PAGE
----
Sunday, January 15, 2012

Statia (St. Eustatius)

Statia is only 20 miles southeast of Saba. With the Easterly wind, it took us 7 hours to get here. As approaching this Island, we see barges, tugboats and a couple of tall ships on anchor. I felt an energy of industry and commercialization. St. Eustatius is still under Dutch influence and there use to be a lot of action in the mid 17th century. Apparently, it was the trade capital of the Indies during this time. Even today, Statia seems like it has more cargo traffic than most other Islands around this area. There is only one good anchorage outside of Oranjestad and there are moorings available free of charge when you check in with the marine park.
Every time we get to a new place, I take out the binoculars and check out what’s up on land. I look for where we can land the dinghy, and scope out the scene. It’s fun to look at a place that you have never been to from a distance by water. As I’m watching the shore, I capture a tree full of white-birds & Egrets. Suddenly, two larger Parrot-like birds fly out the tree and start to chase two Egrets away. The Parrot-like birds were green and red and just so unusual. I’ve never seen anything like it before! Later we learned that they are the national bird of Statia, called the “Nahamaya” or also known by the sound they make “Killy Killy”. Kelly was so excited to have a bird named after her!

In Oranjestad, there seems to be an underlying theme of Orange. You see an orange church in the middle of the town. Also, if you pay enough attention, people like to dress in orange, you see orange houses and even their curtains in that color.  We didn’t see  many orange fruit trees though! Orange is such a popular color here because it is said to be a royal color for the Dutch.
Just up the hill from Oranjestad is the Quill. Like most of the other Caribbean Islands, Statia is volcanic. The Quill is an extinct volcano with a large crater. As adventurous as we are, we just had to hike up to the crater. Along the hiking trail, we saw a couple of  snakes (Red Bellied Racers) that were a few feet long. They’re not known to be of any danger, but we still didn’t try to pet them! On the Quill, most of the vegetation is bushy and just a few feet tall, but we did come across some huge trees that must have been a few hundred years old. In addition, we saw many tropical plants, with flowers that have natural medicinal qualities for different kinds of diseases. The Periwinkle, (Catharanthus Roseus) makes medicine that cures diabetes and malaria. I wish I could have collected more of their flowers for some of my dearest friends and family that have diabetes.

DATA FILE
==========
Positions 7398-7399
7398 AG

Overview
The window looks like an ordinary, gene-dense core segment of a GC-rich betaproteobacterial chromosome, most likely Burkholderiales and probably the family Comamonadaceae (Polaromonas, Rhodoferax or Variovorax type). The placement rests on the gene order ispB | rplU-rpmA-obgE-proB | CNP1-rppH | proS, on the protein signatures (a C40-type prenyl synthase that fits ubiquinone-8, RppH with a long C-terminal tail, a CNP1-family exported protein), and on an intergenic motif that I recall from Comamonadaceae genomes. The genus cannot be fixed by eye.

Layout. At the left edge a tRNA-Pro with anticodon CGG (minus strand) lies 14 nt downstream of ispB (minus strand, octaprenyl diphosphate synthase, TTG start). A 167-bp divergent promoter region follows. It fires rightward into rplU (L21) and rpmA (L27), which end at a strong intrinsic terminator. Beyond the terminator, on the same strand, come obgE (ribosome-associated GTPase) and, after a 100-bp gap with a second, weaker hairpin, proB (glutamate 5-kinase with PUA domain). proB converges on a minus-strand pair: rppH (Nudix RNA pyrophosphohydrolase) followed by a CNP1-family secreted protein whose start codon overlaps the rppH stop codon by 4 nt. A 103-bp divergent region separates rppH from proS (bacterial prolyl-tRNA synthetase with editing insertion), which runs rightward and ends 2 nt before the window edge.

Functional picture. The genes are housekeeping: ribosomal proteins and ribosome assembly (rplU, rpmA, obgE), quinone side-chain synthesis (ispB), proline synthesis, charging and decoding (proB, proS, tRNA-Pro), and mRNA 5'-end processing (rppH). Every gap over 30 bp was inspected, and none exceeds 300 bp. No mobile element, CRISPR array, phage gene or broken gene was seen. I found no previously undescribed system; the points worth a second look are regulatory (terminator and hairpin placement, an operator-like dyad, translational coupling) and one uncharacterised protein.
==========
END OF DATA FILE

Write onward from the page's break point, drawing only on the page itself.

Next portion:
Moreover, there were many wild chickens and roosters up on the rim of the Quill crater. When we got there, one of the chickens fell in love with Kelly and followed us around and almost came down to the boat with us. Maybe the chicken misunderstood Kelly with Killy Killy!                 

Love from Statia

View photos of Statia on EarthlingSailor’s page on Facebook


  1. hi captain
    I check your blog almost once a week, and I always find amazing posts. specially the Saba. that was wonderful. you should take more photos to visualize your stories.
    happy sailing,

  2. Hi Hadi,
    I'm glad you are finding this amazing and inspiring.
    For more photos, go to the fb page.
    Thanks for following